All Hands

The conference room emptied like a dam split by an earthquake, and spilled its human contents into the bridge. Cairo was caught in Capt. Paul’s wake, and miraculously found himself making landfall near the captain’s station. Capt. Paul was about to ask the duty officer what was the emergency when he lifted his eyes to the forward display panel and saw the terrifying answer for himself. 

“Captain, there’re Sea-Devils in the water everywhere,” said the duty officer, who was a grizzled merman who had seen more than his share of horrors beneath the sea, “and more are appearing on sonar all the time.” Huge, dusky, fanged bulks the color of a crimson sunset seen through fog, and scarred with tracks like luminescent scrimshaw or a sailor’s tattoos, undulated to and fro past the Hoosegow. In the turbulence of their passing, strange lights danced in the water like submerged St. Elmo’s fire.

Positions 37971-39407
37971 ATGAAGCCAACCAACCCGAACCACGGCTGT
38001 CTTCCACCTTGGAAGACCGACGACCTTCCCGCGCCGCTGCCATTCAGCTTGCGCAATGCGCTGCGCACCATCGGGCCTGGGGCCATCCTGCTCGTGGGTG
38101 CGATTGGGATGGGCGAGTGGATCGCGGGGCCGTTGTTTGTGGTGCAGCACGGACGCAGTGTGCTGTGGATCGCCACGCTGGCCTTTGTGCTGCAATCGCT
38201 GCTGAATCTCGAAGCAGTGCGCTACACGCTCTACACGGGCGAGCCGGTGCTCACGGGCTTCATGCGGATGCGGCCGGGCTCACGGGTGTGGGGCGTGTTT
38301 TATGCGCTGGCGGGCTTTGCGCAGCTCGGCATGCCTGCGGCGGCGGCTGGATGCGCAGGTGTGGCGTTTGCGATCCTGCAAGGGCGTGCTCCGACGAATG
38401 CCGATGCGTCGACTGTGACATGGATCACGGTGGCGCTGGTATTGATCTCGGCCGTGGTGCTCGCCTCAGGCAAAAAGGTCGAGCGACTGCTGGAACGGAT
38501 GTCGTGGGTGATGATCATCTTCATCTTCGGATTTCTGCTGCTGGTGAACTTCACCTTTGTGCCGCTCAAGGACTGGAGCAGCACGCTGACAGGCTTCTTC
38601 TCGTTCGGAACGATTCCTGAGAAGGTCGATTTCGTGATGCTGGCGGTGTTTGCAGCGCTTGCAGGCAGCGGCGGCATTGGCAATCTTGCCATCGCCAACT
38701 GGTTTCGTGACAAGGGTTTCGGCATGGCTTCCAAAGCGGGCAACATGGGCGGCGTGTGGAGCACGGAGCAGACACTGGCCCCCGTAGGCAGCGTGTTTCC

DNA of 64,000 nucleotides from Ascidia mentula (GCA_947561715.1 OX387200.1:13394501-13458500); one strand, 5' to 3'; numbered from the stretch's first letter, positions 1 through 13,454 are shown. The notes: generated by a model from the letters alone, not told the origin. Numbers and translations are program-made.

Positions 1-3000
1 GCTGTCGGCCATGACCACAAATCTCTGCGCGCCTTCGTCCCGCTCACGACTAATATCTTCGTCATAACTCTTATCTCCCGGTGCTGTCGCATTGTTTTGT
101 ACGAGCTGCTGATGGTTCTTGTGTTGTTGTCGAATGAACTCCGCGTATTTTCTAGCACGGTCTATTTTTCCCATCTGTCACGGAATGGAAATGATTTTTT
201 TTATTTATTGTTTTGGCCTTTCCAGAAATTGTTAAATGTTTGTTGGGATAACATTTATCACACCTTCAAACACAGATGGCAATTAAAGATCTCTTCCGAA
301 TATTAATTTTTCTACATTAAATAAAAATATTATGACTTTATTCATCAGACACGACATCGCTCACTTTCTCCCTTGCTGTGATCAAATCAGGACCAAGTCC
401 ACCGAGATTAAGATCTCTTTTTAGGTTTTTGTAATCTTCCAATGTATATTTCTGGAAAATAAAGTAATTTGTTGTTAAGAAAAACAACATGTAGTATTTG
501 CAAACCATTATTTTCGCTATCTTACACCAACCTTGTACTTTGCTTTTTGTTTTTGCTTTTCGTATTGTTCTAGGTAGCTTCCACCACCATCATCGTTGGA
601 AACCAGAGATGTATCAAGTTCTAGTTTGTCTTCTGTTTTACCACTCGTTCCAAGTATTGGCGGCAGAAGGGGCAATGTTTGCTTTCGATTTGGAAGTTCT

“How did they get here before us?” Capt. Paul said, in amazement. The boat’s instruments showed the Sea-Devils were already circling Cedar Rapids and what appeared to be a pitifully inadequate defensive perimeter of Aquarian submarines. 

“There’re a lot more of them here than there were at Sioux City,” the duty officer said worriedly, as he relinquished command to the Captain, and returned to his normal duties as lieutenant commander. “They haven’t attacked the encampment yet,” he said, “but they haven’t retreated either, despite the defensive vessels trying floodlights and sonar bangs to drive them off. The only good news so far, is that your early warning gave the civilians time to evacuate Cedar Rapids—“